I don’t care how dark your skin is naturally. Wear it. You’ll remember me when you look in the mirror at age fifty. Always keep in mind that your body is directly connected to your spirit. Look after your body. Exercise, floss, and brush your teeth. Put nothing in your body that can permanently harm your spirit, including the wrong man.

10. And if you are in bed with a man and he’s the right man:
… meaning your stomach doesn’t hurt, he’s smiling at you, he knows your name, he’s not drunk, and neither are you—for god’s sake, enjoy yourself. He is not at all thinking about how fat your thighs look.

By Patricia Volonakis Davis
Originally published on

Vibrant Nation

Then Divine Caroline

Woman Vs. Plant

The Sequel to My Brown Thumb, Woman Vs. Plant was published elsewhere first. And edited for this rebroad. My actual garden remains ignored while I’m tied to a baby.

When last we heard from our horticulturally challenged heroine, she had bravely begun a garden revamp and, although thwarted by an irreverent ground cover, she remained determined to eradicate this invasive, albeit attractive, plant. The grand scheme of this the most viewed garden, was in its early stages.

Now, a month and a half later, this possessed plant and I are engaged in a death match. I used to be sure hell would be painting miles and miles of woodwork. The extraction of this plant has become my new hell and this dirt, the portal there.

What began as a redesign of my garden has turned into the gauntlet of gardening. Why bother? Because when I set my mind to a task, my determination will complete it. And this time, it’s personal.

I must confess that I spent money on this particular patch of dirt some years ago. This may be payback from the landscaper. I annoyed her with my penny-pinching and my offers to be helpful. When I asked if we could keep this specific ‘pretty’ plant in the garden, the wide eyed look she gave me probably meant something.

Since that fateful expenditure, I have systematically taken out most of the other plants she put in. But when only one of my purple coneflowers, usually so robust and abundant, barely came up this summer, I realized something was amiss. Could it be this “multicolored heart shaped leaved spreading-like-a-weed ground cover with a pretty white flower that blooms in the springtime” was to blame? And that’s when I discovered the root system of this seemingly innocuous plant covered 60% of my 20 by 10 foot garden bed.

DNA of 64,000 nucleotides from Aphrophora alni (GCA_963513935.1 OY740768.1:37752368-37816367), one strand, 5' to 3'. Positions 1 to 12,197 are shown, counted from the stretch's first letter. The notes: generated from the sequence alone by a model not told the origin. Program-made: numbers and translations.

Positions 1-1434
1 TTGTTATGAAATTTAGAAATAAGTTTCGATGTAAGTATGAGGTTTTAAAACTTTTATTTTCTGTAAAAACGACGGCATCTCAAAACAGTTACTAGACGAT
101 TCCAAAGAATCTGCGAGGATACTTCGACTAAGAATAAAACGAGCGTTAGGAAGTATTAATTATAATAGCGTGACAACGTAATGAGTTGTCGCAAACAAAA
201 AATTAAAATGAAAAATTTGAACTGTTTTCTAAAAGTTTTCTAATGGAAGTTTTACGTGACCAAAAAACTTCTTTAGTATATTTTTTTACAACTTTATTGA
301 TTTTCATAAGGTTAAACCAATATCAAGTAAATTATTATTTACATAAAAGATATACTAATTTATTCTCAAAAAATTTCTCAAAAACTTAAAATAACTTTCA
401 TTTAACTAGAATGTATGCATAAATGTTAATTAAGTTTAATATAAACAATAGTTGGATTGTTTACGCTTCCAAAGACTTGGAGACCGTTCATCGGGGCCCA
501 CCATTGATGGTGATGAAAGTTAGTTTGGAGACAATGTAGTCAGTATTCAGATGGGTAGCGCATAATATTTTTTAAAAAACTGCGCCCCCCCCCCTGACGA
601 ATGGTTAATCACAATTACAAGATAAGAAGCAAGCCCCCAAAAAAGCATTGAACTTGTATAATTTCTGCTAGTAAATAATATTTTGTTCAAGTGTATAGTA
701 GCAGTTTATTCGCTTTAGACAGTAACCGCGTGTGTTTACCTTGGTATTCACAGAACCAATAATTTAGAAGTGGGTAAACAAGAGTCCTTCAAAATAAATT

DSC00942I am fond of saying, “Drops in the bucket fill the bucket up”. I am all about the bucket. I envisioned the filling of this bucket would take some back aching labor. Once done, the rains would come and make all plants happy. Cue the springtime and ta-da, I’d have a whole new garden. But as I shoved my shovel under these plants, the root system astounded me.

I have spent at least twelve woman hours stooped over this bed. Several times just for an hour and still I dripped sweat. Having reached twelve inches below the surface, I might find the end of the spaghetti-like tendrils that tunneled down to the sand layer. Hairy Spaghetti that breaks easily. And just when I thought I was done, more and then more. Its quirky little habits include running under brick sidewalks and through another plant’s root ball.DSC00946

I called up my friend Miss Patty yesterday and I belly ached and moaned about all of this. She said, “Did you consider using Round-up?” She’s a woman who loves to garden and would love to help but she has these pesky twelve hour shifts she works. I said something dumb like, “Wow, I seem to be a woman of leasure”. And she says, not missing a beat, “Someone needs to be”.

I should be ashamed of myself for carrying on about my stinky garden. Surely Patty would give something up, I presume to know not what, to have the time to have my problems. But someone’s got to pay for her kids’ college education. Surely, I am not grateful enough for how well I am kept by my husband who appears happy when I am happy.  If I am happy complaining about my garden, so be it.DSC00947

Of course, the perfect gardening weather occurred the third week of October while I was involved in a fundraiser event. This was promptly followed by a virus that hostilely took over my household and still refuses to leave my nose. There was no gardening going on. Just longing agitated looks out the kitchen window.

Yesterday, with the chilly wind whistling over my bare ears, I was finally out there. I don’t know why I was surprised to discover still another pocket of the spaghetti roots under the plastic under the bricks (and Miss Codependence has to escort every single worm over to its own safe worm zone).DSC00943

Cue the maniacally rapid fire quacking from the ducks nearby; a “quack, quack, quack, quack, quack, quack, and quack”, that sounds just like the evil laugh of Batman’s archenemy the Penguin. It was a sign. I had missed the warm weather. I had missed a bunch of good rain. I had pulled out wheelbarrows of this stuff that my sister called “painter’s palette” (although no database will concur). Yet, surely, as the sun will rise tomorrow, the mystery ground cover from hell will pop its pretty little head out of this bed numerous times next spring.